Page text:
Poster 8: Assosiasjonen mellom helseangst, kreft, og kardiovaskulære sykdommer
HA is important to address in people with major chronic diseases, as HA may pose an additional burden in people with chronic non-communicable diseases such as cancer and cardiovascular disease.
Background: Health anxiety (HA) is a condition ranging from mild worry to excessive anxiety about disease. The prevalence of people living with and after cancer and cardiovascular diseases is increasing due to improved diagnostics and treatment, and the association between HA and the two largest non-communicable diseases is therefore of growing interest and relevance. The aim was therefore to examine the association between HA and cancer and cardiovascular diseases, both current and previous disease.
Methods: We used cross-sectional data from the Tromsø 7 study. HA was measured with a revised version of the Whiteley Index-6 (WI-6-R), with a total score ranging from 0-24. 7 655 and 8047 participants aged 40 years or older gave self-reported information on WI-6-R, cancer, and cardiovascular disease, respectively. Cancer was registered as one category (no, previously not now, currently), whereas cardiovascular diseases included heart failure, atrial fibrillation, angina pectoris, myocardial infarction, and stroke. Included participants had no other diseases asked for in Tromsø 7, and the two disease categories were mutually exclusive, i.e., that participants reporting both cancer and cardiovascular disease were excluded from the analyses. Associations were explored using exponential regression analysis. Mental illness, demographics, disease in first-degree relatives, and socioeconomic- and social variables were included as confounders.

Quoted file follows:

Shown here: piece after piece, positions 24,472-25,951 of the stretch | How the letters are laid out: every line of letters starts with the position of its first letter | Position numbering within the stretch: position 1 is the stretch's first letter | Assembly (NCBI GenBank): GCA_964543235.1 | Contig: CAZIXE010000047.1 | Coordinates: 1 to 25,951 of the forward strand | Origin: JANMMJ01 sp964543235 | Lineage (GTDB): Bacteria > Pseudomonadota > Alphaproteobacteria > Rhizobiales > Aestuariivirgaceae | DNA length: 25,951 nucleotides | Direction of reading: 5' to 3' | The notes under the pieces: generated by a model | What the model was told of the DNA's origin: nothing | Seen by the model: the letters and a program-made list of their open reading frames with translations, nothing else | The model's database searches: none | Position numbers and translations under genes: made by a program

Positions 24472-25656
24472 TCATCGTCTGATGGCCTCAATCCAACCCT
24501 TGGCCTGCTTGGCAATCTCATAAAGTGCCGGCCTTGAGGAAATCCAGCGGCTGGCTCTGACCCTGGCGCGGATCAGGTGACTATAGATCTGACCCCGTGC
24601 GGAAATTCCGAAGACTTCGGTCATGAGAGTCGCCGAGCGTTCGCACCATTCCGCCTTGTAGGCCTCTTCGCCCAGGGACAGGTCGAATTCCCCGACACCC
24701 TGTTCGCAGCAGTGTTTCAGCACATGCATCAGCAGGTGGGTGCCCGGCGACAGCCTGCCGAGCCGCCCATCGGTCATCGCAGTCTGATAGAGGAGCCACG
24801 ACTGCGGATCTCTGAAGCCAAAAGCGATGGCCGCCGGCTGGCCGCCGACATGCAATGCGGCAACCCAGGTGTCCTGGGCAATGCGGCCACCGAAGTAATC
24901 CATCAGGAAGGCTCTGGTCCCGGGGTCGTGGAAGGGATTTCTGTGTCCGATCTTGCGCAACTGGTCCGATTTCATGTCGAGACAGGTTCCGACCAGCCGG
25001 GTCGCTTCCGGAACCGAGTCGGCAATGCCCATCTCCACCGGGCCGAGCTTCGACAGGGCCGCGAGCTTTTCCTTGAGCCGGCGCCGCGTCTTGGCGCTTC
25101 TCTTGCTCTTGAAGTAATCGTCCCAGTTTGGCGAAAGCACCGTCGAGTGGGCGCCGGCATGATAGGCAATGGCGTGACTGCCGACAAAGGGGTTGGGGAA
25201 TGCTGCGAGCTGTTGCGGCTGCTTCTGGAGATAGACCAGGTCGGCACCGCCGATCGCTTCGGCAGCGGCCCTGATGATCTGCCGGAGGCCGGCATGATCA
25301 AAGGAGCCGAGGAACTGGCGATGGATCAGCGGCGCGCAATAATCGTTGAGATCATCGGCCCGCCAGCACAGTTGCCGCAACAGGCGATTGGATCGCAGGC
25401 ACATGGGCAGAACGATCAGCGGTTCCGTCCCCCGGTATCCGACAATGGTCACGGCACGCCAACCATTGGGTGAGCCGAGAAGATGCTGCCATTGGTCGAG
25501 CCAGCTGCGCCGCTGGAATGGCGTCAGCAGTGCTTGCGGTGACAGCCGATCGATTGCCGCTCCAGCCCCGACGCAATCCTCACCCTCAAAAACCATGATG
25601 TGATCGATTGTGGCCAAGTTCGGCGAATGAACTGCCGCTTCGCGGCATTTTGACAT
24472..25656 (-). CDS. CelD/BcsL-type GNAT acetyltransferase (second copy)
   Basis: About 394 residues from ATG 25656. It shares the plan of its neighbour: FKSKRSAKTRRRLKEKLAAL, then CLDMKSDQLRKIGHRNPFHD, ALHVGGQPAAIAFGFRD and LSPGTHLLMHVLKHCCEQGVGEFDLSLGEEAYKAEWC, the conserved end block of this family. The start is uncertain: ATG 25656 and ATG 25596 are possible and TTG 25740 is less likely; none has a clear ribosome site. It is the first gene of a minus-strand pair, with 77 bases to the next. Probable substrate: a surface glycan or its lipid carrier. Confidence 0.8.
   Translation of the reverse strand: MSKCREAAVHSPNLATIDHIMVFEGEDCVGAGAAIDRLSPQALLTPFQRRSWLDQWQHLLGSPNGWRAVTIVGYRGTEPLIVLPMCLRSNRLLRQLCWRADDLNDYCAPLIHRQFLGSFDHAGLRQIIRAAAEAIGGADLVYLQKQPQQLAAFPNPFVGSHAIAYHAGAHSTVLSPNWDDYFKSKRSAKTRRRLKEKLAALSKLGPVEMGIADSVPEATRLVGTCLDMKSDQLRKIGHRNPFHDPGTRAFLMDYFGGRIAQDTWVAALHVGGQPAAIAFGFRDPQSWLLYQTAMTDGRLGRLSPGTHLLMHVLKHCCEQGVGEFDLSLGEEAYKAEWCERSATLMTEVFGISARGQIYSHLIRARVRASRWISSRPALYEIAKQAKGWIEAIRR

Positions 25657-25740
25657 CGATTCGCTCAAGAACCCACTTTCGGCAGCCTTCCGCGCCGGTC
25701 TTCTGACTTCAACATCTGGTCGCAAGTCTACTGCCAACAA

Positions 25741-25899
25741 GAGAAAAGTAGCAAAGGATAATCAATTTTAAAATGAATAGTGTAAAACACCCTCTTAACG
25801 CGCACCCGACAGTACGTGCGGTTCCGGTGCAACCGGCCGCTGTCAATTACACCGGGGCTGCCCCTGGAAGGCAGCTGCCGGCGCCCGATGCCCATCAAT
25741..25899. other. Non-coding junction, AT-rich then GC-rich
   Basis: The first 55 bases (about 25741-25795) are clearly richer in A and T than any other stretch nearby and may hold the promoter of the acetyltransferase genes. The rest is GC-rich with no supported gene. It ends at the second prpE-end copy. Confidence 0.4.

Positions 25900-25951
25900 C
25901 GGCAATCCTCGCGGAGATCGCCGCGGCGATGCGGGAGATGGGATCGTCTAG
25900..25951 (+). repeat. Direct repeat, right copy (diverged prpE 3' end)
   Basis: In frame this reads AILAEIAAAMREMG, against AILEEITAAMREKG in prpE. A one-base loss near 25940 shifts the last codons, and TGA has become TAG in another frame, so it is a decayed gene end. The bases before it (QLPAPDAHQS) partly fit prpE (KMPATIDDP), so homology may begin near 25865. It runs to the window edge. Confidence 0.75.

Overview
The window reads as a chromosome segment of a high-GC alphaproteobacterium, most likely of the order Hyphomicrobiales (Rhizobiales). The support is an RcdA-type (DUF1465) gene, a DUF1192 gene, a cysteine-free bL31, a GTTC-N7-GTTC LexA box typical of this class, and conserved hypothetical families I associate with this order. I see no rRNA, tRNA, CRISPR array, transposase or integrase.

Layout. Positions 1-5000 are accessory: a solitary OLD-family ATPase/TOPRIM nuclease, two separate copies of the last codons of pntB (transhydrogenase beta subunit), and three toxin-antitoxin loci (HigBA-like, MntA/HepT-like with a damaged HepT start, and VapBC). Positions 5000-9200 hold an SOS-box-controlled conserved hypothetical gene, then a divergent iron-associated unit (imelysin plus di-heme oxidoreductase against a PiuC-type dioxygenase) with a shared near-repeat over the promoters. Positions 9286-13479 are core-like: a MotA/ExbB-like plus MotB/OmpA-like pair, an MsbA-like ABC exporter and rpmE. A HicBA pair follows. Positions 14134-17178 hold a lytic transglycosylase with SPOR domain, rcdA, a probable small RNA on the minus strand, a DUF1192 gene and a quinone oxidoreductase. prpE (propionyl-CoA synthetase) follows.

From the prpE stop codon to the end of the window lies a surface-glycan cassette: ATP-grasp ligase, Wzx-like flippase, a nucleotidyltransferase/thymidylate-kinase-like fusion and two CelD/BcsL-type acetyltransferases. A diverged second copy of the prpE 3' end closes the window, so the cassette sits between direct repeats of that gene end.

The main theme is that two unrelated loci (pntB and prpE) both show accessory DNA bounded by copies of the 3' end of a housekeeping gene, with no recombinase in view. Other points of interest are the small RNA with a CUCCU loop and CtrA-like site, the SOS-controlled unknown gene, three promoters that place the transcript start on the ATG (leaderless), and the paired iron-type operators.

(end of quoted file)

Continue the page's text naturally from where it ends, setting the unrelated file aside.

Results: The mean HA score in the population was 2.9 of 24 points. Having current cancer or cardiovascular disease was significantly associated with increased HA, with HA score 119 and 50 % higher levels, respectively, after adjusting for confounders. Having previous cancer or cardiovascular disease was associated with a lower increase of HA, albeit still significant (31 % and 28 % increase in HA score).
Conclusion: HA is significantly associated with having cancer and cardiovascular disease. These findings were consistent both in participants stating current as well as previous disease, indicating that HA is persistent also after recovering from disease. As severe HA is associated with high healthcare use and reduced quality of life, HA in people with disease is of importance in public health.
Birgit Abelsen, Olav Helge Førde, Unni Ringberg
C1 - De yngre og de eldre - God fysisk og psykisk helse hele livet
Institutt for helse og omsorgsfag, UiT Norges Arktiske universitet
Anja Davis Norbye